General characteristics

General characteristics

The prostate is a chestnut shaped gland sitting just below the male bladder in front of the rectum and surrounds the urethra (the tube that urine flows through when peeing) and the ejaculatory duct (the tube that semen passes through during ejaculation).

Its functions are to produce prostatic fluid which consists of several enzymes and other substances to help liquefy and protect the health of the sperm on ejaculation. The fluid makes up about a third of the seminal fluid and is known to contain zinc, calcium, citrate, PSA (prostatic specific antigen which helps keep semen in liquid form), sodium, potassium, magnesium and chloride - the exact composition varies from person to person depending on their overall health and the health of the prostate gland itself. The muscular component of the prostate acts as a valve by squeezing the urethra shut to block urine from mingling with semen during sexual arousal and activity and also acts as a filter against various toxins that might otherwise enter the seminal fluids and damage the sperm. It is a muscular gland that helps with achieving and maintaining an erection, with the pumping action during ejaculation that propels the semen along the urethra and is responsible for the manufacture and secretion of the hormone dihydrotestosterone (DHT), the hormone responsible for maintaining a healthy sex drive, a sense of vigour and good reproductive function amongst other things.

The prostate is under the influence of various hormones such as testosterone and oestrogen. The prostate gland does seem to enlarge somewhat as a man ages (usually after 50 years), as testosterone levels decline naturally but in many cases this does not cause problems or symptoms. Around a third of men with prostatic enlargement will suffer symptoms. When the prostate does become enlarged (in response to infection for example) the urethra can become partially or completely closed, leading to problems with urination and bladder emptying.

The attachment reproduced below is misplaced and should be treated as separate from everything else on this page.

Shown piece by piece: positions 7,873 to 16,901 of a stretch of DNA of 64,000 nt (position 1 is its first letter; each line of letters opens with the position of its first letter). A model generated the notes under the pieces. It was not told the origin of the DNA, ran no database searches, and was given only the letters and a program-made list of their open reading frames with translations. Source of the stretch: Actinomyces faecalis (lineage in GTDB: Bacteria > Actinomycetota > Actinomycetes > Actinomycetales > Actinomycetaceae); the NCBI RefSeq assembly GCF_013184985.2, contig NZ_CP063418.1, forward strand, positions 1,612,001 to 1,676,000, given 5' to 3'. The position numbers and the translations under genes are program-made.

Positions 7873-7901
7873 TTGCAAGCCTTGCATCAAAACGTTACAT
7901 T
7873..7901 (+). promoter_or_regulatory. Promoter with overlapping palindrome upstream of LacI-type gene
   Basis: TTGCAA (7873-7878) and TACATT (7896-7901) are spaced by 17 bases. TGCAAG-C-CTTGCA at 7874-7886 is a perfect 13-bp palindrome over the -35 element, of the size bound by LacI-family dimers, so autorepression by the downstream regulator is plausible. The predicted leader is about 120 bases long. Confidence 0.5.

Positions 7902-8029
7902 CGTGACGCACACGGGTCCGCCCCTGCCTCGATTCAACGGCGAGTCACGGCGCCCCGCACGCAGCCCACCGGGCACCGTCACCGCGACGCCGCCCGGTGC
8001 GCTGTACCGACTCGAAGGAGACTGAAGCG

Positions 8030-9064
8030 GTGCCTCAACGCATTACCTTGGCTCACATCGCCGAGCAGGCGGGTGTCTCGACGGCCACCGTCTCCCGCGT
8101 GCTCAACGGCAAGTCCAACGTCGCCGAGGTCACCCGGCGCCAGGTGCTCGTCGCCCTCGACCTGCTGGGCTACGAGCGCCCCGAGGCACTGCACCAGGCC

Problems with the prostate include benign (non cancerous) enlargement, infection and irritation such as in prostatitis and cancer, all of which may produce similar symptoms such as painful or burning sensations with urination, blood in the urine, problems urinating, increased frequency of urination, urinary incontinence or dribbling, problems achieving or maintaining an erection, painful ejaculation and discomfort or stiffness in the lower back, hip or groin area. If infection or retained urine is allowed to continue untreated, it can cause the infection to travel further up the urethra into the kidneys and lead to kidney infection.

Many factors can have a detrimental effect on the health of the prostate including poor diet and sedentary life style, frequently sitting for long periods, frequent sexual arousal that does not result in ejaculation

Healing objectives are to be aware of the signs of prostate problems and to visit a doctor for an accurate diagnosis should symptoms arise, maintain a good diet and healthy, active lifestyle and avoid aggravating factors.

Diet and lifestyle

Diet and lifestyle

Eat a diet rich in whole fresh vegetables, fruits, grains, seeds, nuts and plenty of culinary herbs and spices such as garlic, ginger and turmeric.

Be careful to avoid eating excess refined carbohydrates and simple sugars as the regular consumption of these 'junk' foods are linked to much higher chances of developing many cancers, including prostate cancer.

Avoid pesticides for their unbalancing effect on the hormonal system, eat organic foods wherever possible.

Zinc is crucial for male reproductive health and is needed for the maintenance of normal, healthy male hormones and also the prostate gland. Is is common to be deficient in the mineral so be sure to include dietary sources regularly such as mushrooms, shellfish (oysters in particular), pumpkin and sunflower seeds, brewers yeast, garlic and spinach.